This is a field seeded with red clover, meadow fescue and lotier.
Lotier is the French name for Birdsfoot trefoil and works rather well because it is easier for me to say and is close to the Latin name of Lotus Corniculatus.
It grows wild in my pastures but here I seeded it. Lotier is something of an old-school plant which few people seed but it has the nice property that it doesn’t cause bloat.
This paddock is called California because it was the biggest vineyard on the farm. It is missing a lot of soil fertility becuase of its decades as a vineyard and the soil structure is poor, but for some reason the legumes took off here in late winter.
The cows approve.
4 thoughts on “Lotier – because Birdsfoot Trefoil is too hard to say”
I’m always impressed with your forage, and most of the year a little envious, as it seems your climate is more moderate than here in the midwest USA.
I think our winters are milder in general but we can still get a week of below freezing weather. The biggest winter issue is the rain on our clay soils. If you leave the cows in one place too long you get a mud bath. Summer is just hot and dry and can drought for months at a time when everything stops growing. Fall growth can be feeble, too. I’m still learning how this climate and soil works and how to manage forage in it.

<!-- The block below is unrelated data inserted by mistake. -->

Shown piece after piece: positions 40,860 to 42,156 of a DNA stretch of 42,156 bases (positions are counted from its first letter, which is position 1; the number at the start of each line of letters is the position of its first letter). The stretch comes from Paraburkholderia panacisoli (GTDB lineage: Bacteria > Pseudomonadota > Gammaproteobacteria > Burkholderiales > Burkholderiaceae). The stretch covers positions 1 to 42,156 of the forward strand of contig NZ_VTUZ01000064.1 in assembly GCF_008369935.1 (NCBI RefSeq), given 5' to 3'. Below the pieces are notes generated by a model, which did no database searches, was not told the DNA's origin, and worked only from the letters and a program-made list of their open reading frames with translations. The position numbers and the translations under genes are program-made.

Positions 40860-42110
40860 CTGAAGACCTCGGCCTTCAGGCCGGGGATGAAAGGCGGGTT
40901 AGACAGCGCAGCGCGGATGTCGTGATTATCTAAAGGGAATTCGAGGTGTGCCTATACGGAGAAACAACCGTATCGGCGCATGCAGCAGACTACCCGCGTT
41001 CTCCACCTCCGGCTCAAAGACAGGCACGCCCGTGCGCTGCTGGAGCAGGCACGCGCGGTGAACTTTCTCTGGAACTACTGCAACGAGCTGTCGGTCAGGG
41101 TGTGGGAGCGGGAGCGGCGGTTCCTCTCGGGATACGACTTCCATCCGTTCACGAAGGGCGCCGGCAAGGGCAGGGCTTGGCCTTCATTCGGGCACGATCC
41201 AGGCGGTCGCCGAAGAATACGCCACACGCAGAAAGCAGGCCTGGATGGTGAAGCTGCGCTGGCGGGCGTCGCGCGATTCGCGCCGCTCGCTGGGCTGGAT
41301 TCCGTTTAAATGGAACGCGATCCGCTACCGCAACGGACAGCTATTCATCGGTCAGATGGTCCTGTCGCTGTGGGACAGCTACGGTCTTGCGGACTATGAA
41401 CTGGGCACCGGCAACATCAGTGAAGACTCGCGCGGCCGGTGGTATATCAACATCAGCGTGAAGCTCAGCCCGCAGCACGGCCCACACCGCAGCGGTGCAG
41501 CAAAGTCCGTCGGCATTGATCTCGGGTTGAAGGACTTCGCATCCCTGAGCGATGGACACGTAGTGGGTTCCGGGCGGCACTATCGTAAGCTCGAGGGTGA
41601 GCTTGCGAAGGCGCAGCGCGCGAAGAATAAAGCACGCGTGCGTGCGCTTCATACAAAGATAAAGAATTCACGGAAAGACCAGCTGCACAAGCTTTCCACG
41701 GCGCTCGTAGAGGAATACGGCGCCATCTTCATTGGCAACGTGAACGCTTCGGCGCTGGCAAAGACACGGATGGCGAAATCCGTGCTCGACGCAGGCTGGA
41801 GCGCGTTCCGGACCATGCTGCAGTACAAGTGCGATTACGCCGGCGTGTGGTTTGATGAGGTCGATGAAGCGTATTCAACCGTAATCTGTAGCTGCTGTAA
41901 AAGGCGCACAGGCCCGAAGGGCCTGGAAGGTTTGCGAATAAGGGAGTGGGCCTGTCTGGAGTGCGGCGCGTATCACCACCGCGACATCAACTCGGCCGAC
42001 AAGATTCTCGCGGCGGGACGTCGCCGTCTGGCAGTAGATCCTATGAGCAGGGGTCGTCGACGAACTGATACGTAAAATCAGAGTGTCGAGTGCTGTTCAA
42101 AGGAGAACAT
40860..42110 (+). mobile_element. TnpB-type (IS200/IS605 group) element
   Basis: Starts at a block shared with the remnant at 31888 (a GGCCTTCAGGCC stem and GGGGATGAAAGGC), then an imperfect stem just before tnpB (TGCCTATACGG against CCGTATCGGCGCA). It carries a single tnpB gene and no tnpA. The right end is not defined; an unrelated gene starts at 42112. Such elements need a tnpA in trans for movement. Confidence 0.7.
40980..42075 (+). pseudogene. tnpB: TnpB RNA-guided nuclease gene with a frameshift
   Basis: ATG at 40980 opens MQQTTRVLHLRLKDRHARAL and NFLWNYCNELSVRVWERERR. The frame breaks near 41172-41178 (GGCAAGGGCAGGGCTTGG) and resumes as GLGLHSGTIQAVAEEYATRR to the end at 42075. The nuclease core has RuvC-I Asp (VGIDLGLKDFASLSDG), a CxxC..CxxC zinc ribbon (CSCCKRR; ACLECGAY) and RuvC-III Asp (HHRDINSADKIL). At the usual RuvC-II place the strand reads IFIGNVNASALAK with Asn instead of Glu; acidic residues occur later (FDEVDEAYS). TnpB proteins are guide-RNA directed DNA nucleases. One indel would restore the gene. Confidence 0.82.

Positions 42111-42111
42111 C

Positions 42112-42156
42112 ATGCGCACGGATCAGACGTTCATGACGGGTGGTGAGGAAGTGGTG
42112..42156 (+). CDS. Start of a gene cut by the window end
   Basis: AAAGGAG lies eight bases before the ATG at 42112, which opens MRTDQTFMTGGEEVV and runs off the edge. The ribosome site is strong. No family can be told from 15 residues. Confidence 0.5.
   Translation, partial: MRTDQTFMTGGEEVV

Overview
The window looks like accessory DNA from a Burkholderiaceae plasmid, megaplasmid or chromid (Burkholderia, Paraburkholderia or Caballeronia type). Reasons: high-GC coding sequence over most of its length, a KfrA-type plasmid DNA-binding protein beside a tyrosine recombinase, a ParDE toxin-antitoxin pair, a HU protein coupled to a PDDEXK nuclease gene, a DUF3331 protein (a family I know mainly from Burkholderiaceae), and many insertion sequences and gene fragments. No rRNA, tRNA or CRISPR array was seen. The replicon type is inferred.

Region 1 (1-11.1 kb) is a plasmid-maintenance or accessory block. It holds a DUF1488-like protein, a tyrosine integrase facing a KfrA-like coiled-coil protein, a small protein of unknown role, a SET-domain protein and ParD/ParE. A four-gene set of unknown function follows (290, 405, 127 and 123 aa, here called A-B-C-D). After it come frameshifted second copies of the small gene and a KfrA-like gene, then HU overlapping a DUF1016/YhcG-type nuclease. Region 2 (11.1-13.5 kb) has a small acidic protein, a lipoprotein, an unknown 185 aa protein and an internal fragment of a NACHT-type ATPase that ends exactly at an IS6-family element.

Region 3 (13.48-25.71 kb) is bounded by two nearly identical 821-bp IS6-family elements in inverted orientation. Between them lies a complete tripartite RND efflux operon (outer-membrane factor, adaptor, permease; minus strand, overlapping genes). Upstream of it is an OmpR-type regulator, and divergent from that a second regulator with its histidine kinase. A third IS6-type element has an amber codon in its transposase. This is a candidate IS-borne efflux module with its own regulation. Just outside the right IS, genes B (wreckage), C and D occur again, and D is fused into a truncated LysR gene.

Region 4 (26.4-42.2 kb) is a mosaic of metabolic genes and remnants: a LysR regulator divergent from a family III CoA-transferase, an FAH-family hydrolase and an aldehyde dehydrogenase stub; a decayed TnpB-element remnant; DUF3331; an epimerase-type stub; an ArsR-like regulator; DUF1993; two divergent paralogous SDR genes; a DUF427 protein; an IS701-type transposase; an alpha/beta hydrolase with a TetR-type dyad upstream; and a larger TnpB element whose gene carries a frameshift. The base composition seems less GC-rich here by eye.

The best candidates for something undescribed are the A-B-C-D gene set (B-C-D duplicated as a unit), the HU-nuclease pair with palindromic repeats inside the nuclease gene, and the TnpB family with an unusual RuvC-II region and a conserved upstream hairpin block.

When I see photos of US folks just getting their first green grass I realize how good our late winters are. But I’d trade a somewhat colder winter for a somewhat cooler summer. 🙂
Our pastures don’t look anything like yours, but I’m happy to say that I recognize the lotier because we have it, too! I didn’t know it was a legume or that it didn’t cause bloat–always learning something from you! Thanks!
This field has been idle since the end of summer and so has built up a fair bit of forage. I can’t say that it was any strategy, it was just too soft to graze over our wet winter. The soil here doesn’t have good structure yet.
I picked red clover and lotier because they were the two plants that seemed to take off in September before anything else, but I didn’t expect them to do well in late winter too. They both do well wild on our farm, especially the red clover. I have some older pastures that are covered in red clover.